…"and a rich one from the moneylenders… Married, he might confront society without having to affront it." (Pg. 233 of Richard Ellmann’s biography of Oscar Wilde)
I feel like the second coming of Oscar Wilde.
Oscar Wilde discovered his genius when he stopped trying to reconcile his irreconcilable attractions to Catholicism, Protestantism and paganism.
Now I too will discover my genius when I stop fighting my irreconcilable urges. I will take the thesis and the antithesis and create my synthesis.
As Lord Rabbi Caversham said to me: "Damme, sir, it is your duty to get married. You can’t always be living for pleasure. Every man of position is married nowadays. Bachelors are not fashionable any more. They are a damaged lot. Too much is known about them. You must get a wife, sir."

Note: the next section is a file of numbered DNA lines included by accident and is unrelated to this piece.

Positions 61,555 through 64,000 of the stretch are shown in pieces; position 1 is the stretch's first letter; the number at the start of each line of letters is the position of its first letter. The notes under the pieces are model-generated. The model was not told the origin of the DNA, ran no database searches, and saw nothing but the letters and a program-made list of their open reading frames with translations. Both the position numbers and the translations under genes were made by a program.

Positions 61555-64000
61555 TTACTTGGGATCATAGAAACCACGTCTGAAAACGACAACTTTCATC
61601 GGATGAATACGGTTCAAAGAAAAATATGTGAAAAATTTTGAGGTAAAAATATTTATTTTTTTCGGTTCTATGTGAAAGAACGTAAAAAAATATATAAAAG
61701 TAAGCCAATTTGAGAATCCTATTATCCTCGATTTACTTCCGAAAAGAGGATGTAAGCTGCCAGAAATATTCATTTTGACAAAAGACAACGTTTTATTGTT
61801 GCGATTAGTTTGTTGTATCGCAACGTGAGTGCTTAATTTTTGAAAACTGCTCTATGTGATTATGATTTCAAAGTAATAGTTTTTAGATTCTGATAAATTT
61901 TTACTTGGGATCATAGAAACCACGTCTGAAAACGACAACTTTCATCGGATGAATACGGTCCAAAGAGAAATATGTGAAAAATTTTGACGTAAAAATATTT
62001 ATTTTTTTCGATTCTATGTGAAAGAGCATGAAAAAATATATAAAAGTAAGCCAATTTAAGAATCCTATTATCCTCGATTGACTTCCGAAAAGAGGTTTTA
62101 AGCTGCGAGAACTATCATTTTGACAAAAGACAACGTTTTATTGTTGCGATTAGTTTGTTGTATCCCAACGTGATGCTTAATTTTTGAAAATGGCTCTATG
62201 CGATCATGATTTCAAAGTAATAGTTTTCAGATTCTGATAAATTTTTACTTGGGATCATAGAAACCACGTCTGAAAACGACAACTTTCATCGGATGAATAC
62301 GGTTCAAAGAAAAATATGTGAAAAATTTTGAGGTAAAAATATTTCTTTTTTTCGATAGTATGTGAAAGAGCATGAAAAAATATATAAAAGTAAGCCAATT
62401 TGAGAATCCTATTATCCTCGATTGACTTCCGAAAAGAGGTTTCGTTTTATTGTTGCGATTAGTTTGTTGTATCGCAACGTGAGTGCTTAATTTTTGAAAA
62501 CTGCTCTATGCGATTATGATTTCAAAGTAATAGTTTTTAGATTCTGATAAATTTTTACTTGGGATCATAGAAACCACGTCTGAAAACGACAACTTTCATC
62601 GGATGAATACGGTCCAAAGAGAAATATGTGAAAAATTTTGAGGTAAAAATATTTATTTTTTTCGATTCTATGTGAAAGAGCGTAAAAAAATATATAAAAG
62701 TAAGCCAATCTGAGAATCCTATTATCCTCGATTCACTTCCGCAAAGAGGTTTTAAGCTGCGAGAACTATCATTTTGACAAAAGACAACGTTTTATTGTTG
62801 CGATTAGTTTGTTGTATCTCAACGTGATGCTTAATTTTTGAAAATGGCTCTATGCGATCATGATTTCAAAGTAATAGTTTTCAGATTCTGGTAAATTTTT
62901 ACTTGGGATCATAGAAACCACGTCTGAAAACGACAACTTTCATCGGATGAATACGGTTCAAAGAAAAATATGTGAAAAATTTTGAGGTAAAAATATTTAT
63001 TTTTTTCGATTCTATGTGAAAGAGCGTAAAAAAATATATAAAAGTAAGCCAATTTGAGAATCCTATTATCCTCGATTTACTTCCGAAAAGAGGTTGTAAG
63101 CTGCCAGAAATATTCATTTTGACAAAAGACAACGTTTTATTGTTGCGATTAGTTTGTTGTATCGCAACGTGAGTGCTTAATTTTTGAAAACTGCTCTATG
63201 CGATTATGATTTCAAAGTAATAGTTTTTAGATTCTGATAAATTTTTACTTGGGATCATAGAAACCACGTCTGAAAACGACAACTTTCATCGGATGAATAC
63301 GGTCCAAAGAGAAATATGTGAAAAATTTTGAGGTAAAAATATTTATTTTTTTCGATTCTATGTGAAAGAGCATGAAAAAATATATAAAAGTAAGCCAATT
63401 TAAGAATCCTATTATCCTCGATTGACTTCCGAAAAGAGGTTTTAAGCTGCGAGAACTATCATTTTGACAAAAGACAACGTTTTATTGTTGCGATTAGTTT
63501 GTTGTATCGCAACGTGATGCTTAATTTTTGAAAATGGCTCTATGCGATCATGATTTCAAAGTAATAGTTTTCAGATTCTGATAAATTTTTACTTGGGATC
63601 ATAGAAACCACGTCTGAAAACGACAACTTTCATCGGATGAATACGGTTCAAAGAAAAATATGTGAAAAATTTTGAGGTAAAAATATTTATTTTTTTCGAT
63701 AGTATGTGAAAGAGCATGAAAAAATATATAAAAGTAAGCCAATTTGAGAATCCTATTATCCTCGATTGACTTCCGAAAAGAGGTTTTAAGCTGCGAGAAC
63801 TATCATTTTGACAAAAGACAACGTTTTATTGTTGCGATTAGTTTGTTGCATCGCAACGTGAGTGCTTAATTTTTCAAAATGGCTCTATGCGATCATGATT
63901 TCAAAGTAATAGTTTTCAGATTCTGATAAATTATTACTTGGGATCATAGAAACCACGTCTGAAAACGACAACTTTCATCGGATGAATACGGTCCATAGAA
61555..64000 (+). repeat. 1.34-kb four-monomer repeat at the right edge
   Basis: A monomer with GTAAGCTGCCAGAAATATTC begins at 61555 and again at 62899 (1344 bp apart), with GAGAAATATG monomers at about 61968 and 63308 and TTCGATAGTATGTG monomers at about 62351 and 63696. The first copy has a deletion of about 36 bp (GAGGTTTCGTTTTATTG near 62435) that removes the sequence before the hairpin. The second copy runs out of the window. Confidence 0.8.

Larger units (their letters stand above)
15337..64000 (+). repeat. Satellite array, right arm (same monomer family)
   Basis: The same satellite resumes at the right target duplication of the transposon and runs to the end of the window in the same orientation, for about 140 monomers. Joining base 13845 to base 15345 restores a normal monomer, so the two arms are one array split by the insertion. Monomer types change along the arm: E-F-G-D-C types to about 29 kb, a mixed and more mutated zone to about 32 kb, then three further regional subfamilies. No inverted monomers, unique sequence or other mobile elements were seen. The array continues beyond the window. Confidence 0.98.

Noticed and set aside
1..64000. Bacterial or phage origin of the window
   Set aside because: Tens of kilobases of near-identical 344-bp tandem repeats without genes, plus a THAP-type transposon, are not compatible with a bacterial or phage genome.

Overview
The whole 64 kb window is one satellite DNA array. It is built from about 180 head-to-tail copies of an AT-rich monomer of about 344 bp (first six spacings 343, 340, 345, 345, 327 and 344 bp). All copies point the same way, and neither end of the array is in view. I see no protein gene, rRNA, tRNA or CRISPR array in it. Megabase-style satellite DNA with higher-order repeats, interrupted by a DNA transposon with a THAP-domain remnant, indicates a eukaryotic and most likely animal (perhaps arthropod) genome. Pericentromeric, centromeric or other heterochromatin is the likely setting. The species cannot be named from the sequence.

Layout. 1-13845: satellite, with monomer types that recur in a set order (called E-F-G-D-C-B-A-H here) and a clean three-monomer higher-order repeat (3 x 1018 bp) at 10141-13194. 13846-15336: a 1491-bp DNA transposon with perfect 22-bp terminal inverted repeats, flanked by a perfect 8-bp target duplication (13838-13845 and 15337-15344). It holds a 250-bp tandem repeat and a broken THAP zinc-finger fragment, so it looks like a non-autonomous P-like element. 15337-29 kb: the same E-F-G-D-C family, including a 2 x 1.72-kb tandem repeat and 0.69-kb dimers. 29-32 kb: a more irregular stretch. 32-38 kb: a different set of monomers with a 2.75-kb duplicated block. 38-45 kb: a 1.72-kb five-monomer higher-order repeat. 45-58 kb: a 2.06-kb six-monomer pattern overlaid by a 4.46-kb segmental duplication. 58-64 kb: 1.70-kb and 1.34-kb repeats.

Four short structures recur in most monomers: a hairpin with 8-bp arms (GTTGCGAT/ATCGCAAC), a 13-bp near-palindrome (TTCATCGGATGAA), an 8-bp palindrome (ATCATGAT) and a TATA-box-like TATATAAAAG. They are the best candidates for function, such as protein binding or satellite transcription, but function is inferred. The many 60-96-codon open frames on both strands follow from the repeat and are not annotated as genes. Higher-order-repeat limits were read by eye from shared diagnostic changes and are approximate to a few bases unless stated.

When this one sheila rebuffed his marriage proposal, Oscar wrote: "Charlotte, I am so sorry about your decision. With your money and my brain we could have gone so far."
Wilde asked a lot of women to marry him and they all refused. I haven’t yet asked any women to marry me. I’m highly selective. My soul is so in love with the Torah that it is hard for me to think about such mundane matters.
I feel repeatedly stung when I read this book by the resemblances between Oscar and me. "Wilde was willing to sacrifice some of the nuptial intimacy for the delight of describing it." (Pg. 250)
Asked how he fell in love with his wife, Wilde said: "She scarcely ever speaks. I am always wondering what her thoughts are like." (pg. 255)
Wilde "played the married man with a flair which suggested that for him it was an adventure rather than a quiescence." (pg. 259)